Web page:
Mauna Loa, the volcano that began to erupt on Hawaii’s Big Island Sunday evening, continues to spit hot fire, putting on a gorgeous show of the sheer force of nature.
Stunning photos and video are emerging as lava spews into the summit caldera.
The world’s largest volcano began releasing ash and steam Sunday, after nearly four decades of quiet, and by late evening a red hue had filled the sky.
Helicopter flyovers are capturing lava pouring from a handful of fissures in the mountain, and Forbes reports that some of the molten rock is being propelled as high as 60 metres.
Paradise Helicopters, a private helicopter adventure company, captured incredible footage Monday, showing lava bubbling and spouting from the volcano.
Officials continue to reassure residents and tourists that the lava flow is not threatening any communities or populous areas right now, as the lava is high in elevation and centred on the side of Mauna Loa that is less steep.
No evacuation orders have been issued as of Tuesday, but officials say the volcano has the potential to behave unpredictably and lava might eventually reach communities, but it would likely take a week or more for that to happen.
However, Mauna Loa is spewing sulphur dioxide and other volcanic gases. They form volcanic smog, or vog, when they mix with vapour, oxygen and dust in sunlight. As a result, state health officials are urging people to cut back on outdoor exercise and other activities that cause heavy breathing.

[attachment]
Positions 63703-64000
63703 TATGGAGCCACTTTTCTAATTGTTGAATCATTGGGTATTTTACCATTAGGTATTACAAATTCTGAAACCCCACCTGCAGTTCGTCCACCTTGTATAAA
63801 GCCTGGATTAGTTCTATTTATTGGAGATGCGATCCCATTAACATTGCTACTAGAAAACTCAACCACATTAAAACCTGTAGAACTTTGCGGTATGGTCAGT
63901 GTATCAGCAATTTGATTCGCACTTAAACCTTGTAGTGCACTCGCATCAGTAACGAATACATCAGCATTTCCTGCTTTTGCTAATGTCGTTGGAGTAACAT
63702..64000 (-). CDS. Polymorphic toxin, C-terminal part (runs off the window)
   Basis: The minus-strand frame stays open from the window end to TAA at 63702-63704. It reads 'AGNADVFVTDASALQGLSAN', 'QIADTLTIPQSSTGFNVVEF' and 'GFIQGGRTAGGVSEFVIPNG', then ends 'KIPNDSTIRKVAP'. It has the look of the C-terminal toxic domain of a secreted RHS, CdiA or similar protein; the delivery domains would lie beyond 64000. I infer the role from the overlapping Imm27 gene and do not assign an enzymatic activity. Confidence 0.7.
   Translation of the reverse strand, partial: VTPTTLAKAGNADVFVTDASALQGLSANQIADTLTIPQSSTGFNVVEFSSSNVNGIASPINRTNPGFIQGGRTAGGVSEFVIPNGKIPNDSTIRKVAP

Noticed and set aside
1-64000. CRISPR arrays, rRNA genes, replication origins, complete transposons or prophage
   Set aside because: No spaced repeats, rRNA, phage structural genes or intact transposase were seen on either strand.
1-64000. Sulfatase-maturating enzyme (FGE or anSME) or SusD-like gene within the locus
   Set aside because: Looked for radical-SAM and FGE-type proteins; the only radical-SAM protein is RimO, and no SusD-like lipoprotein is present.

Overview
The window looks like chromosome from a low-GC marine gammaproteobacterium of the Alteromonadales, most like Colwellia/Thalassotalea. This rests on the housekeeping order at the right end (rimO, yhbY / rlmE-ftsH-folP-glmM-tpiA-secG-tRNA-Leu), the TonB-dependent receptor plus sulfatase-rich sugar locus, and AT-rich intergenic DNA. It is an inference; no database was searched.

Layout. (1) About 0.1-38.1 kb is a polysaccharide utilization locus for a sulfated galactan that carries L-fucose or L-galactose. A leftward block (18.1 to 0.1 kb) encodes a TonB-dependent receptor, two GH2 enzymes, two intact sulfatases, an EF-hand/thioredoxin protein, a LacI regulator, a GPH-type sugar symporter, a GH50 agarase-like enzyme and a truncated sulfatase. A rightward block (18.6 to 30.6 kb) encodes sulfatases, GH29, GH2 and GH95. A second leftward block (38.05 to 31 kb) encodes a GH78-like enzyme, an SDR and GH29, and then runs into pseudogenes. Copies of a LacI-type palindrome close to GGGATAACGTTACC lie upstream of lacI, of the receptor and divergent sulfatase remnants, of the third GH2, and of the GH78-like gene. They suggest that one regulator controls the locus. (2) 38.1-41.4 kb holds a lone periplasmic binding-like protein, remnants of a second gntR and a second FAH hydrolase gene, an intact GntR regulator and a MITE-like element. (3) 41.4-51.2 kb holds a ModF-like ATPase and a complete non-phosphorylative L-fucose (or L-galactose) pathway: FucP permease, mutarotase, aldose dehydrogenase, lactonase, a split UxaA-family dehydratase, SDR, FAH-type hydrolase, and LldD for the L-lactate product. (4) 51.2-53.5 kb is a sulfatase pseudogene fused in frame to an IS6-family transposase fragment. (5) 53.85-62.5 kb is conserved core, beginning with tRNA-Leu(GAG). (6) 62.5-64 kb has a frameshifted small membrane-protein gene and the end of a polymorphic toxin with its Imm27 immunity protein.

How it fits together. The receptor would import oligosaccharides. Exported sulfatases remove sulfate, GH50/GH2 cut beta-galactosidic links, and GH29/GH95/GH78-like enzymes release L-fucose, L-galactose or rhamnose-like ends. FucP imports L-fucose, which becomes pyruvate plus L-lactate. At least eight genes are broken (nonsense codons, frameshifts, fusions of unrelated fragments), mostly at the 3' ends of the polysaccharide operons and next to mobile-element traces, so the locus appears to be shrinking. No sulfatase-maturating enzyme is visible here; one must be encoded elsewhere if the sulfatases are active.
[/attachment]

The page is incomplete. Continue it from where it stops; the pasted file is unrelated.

Mauna Loa last erupted in 1984. Its smaller, more active neighbour, Kilauea volcano, has been erupting continuously since September 2021.
People on the Big Island have kept their eyes peeled on the eruption, with many venturing out to get a good vantage point of the fiery fury.
Mauna Loa is one of five volcanoes that together make up the Big Island of Hawaii, which is the southernmost island in the Hawaiian archipelago. It’s not the tallest (that title goes to Mauna Kea) but it’s the largest and makes up about half of the island’s land mass.
It sits immediately north of Kilauea volcano, which is well-known for a 2018 eruption that destroyed 700 homes and sent rivers of lava spreading across farms and into the ocean.
Mauna Loa last erupted 38 years ago. The current eruption is its 34th since its written history began in 1843.
Mauna Loa’s volume is estimated to be at least 75,000 cubic kilometres, making it the world’s largest volcano when measured from the ocean floor to its summit.
— With files from The Associated Press